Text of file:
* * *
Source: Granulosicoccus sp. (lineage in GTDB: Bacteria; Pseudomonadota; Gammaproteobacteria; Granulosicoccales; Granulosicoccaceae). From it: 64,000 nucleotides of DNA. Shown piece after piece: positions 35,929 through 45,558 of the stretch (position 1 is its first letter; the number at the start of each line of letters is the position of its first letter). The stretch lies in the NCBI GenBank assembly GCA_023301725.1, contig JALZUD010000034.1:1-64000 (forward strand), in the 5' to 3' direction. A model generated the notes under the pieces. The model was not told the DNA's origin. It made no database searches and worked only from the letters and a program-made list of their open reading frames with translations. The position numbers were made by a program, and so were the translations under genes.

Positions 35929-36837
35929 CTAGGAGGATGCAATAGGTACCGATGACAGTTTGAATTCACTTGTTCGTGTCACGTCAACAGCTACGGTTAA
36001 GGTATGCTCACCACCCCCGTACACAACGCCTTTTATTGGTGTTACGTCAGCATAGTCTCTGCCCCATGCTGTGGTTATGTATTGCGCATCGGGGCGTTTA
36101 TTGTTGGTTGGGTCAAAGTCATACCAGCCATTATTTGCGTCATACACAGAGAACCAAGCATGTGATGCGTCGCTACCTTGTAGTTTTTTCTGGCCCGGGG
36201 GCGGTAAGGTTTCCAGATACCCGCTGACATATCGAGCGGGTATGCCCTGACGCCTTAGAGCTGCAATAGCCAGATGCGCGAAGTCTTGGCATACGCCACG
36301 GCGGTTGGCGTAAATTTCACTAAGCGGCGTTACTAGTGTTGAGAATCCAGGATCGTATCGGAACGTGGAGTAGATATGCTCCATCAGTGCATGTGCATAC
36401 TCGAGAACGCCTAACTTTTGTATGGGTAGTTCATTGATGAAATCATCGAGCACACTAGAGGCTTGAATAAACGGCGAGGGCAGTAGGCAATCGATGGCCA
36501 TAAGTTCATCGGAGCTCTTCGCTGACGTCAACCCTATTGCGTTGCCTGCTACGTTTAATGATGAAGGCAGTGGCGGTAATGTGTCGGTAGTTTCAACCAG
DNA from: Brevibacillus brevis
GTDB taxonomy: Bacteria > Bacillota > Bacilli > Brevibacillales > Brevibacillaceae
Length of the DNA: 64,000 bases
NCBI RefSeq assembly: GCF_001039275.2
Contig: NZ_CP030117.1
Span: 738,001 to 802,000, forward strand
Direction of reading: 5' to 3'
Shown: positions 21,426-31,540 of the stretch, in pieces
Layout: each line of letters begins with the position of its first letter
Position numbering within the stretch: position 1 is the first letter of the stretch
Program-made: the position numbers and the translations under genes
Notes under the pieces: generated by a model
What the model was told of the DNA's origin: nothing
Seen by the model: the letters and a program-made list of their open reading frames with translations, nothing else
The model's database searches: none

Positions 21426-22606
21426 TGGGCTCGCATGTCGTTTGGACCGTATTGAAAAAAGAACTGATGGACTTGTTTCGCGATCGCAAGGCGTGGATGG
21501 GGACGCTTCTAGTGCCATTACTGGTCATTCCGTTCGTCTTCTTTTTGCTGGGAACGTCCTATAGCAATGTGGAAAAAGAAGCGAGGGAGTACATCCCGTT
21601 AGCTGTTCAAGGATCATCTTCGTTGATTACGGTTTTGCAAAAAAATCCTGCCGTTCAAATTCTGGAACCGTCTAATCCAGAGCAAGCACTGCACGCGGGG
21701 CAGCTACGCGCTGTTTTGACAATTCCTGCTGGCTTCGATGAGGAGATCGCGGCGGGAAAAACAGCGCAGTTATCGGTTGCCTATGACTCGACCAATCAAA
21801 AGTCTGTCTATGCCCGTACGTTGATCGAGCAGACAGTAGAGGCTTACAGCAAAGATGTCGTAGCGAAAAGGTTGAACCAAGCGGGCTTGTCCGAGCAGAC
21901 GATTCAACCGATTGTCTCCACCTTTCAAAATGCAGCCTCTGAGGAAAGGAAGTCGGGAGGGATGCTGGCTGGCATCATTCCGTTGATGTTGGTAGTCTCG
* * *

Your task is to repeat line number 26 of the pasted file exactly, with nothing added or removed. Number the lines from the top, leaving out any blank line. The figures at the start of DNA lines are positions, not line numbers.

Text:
21426 TGGGCTCGCATGTCGTTTGGACCGTATTGAAAAAAGAACTGATGGACTTGTTTCGCGATCGCAAGGCGTGGATGG